by John Morgan
Cats are mysterious and elusive creatures to understand under the best of circumstances, but when they are covered in black fur, those characteristics go up exponentially – especially to us superstitious prone two-legged mammals.
For those of you that have ever shared your home with a cat – owning seems out of the question – it is easy to interpret a feline’s behavior with being astute, clever, resourceful, independent, and a bit mystical. A cat’s gaze can appear to convey a wide range of emotions, and, at times, it can even be unsettling. It is almost as if cats have a wisdom or awareness of things beyond our senses or comprehension.
Throughout history, cats have shared a love/hate relationship with their human counterparts. In ancient Egypt, the cat headed goddess Bastet was worshiped. Some cats were even mummified. Egyptians made the connection between cats controlling the threat of disease carried by rats; therefore, by helping to reduce the rat population, cats escalated its own status as a revered ancient Egyptian symbol. Romans considered the cat sacred and they were linked to the moon goddess Diana. They associated cats as guardians of homes and as symbols of domestic goodness (something that baffles us since our three cats welcome anyone into the house and they are seldom up to any good).
We have to admit it also gets a bit confusing and unsettling when we attempt to untangle superstition, history, folklore, and urban legend when it comes to understanding cats connection to Halloween. As with many of the other Halloween symbols, the origins of the cat as an iconic figure for the holiday can be traced back the Samhain celebrations of the Druids and Celts. This was considered a time when the veil between the spirit and living worlds dissolved. Great bonfires were built on the tops of hills to ward off evil spirits and to honor the souls of people who had died in the past year. It is also here that things go sour for our four-legged furry companions.
The Celts are said to believe that cats were evil and the guardians of the Underworld – as such, they must be sacrificed! Other accounts, state the Celtic people thought cats were reincarnated souls who were able to see the future. After two thousand years things can get a bit bedeviled to sort out; however, what is clear is that negative beliefs towards cats kept building as their bonfire flames pierced the night sky.
While bats and owls were drawn to the bonfires associated with Samhain and later All Hallows’ Eve ceremonies, cats were unwillingly thrown into the bonfires by a fearful populace – a practice that continued for hundreds of years.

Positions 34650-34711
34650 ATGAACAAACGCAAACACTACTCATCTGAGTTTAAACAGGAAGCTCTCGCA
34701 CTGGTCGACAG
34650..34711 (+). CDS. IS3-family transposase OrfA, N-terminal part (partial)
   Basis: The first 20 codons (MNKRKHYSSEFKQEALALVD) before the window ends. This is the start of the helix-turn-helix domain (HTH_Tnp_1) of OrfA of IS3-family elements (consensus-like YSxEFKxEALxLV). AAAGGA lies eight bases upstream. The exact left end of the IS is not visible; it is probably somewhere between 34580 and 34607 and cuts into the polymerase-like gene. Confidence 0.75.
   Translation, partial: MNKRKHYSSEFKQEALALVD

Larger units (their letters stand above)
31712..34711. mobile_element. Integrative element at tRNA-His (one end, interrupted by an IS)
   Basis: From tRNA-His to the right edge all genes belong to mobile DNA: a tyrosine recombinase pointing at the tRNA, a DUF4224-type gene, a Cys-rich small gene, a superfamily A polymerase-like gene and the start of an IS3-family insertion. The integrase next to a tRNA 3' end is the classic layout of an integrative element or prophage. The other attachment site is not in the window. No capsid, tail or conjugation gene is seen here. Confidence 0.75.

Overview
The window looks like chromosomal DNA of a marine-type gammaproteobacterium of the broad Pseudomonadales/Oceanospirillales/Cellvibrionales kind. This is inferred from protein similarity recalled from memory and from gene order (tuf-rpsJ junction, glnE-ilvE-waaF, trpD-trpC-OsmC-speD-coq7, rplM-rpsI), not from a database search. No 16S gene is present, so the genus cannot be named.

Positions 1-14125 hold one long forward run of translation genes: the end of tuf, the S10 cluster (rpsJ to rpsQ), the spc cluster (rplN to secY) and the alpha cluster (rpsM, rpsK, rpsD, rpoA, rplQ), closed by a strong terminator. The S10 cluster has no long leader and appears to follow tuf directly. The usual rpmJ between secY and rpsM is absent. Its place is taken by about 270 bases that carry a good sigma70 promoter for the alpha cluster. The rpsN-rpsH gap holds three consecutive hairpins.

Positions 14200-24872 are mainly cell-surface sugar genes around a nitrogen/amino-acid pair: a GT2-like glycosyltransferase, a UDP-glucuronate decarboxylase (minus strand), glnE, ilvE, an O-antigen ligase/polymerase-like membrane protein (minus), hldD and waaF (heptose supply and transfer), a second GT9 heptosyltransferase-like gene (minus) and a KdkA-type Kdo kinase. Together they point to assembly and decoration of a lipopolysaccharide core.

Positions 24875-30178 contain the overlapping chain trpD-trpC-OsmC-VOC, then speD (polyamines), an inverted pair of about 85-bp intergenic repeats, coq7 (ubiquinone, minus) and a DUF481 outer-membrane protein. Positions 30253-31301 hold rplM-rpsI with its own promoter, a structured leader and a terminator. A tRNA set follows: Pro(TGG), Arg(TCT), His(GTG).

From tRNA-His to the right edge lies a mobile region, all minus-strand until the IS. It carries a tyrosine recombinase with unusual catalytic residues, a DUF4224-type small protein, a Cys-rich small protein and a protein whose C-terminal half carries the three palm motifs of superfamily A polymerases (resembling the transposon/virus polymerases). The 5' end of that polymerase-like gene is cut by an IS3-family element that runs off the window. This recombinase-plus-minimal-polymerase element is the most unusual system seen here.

One thing is for certain, while the dog may be man’s best friend, the cat has been linked as a witches favorite “familiar” (term for lesser demon). Just as witches are strongly associated with times of transition, black cats were also linked to these same transitional portals – ritualistic times when the curtain between life and death, shadow and light, were at its thinnest. Folklore abounds with accounts of witch’s transitioning into cats and vice versa. During the days of witch hunting, single women seen in the company of cats were frequently considered witches and dealt with most severely, cavorting with a black cat removed any doubt. Many cultures connect the color black with the unknown and with an absorbing quality that conceals ones true intent.
Just as it is difficult to pin down a cat, it is equally difficult to condense and understand the history of the black cats association with Halloween. Unfortunately, cats remain the target of evil intent. Whether caused by those practicing the black arts, pranksters who focus their cruel action on cats, or individuals who adopt or steal cats to incorporate them into their “living” Halloween decorations, the toll on cats is quite real and it is not just limited to black cats. Even today, emotions and superstitions about cats persists. Animal shelters and feline adoption programs frequently will not allow black cats to be adopted from late September until early November, and additional screening and protective measure for all cats go into effect in the days just prior to Halloween.
Such malice is impossible for most of us to understand. In fact, as we put the finishing touches on this post, our 17-year-old cat, Helen (short for “Hell-on-wheels” – because as a kitten she would race all over the house), is going to the vet where they will likely confirm she is in the last stages with her bout against cancer. All we can say is that in her 17 laps around the sun, she has brought immense joy to our family and enriched our lives beyond our ability to express. Although it is easy to describe her behavior as being humanlike in so many ways, ultimately she remains a cat and that in itself is wonderment enough. We wish her safe journey into the undiscovered country and we hope that the Egyptians were correct and that cats are truly immortal.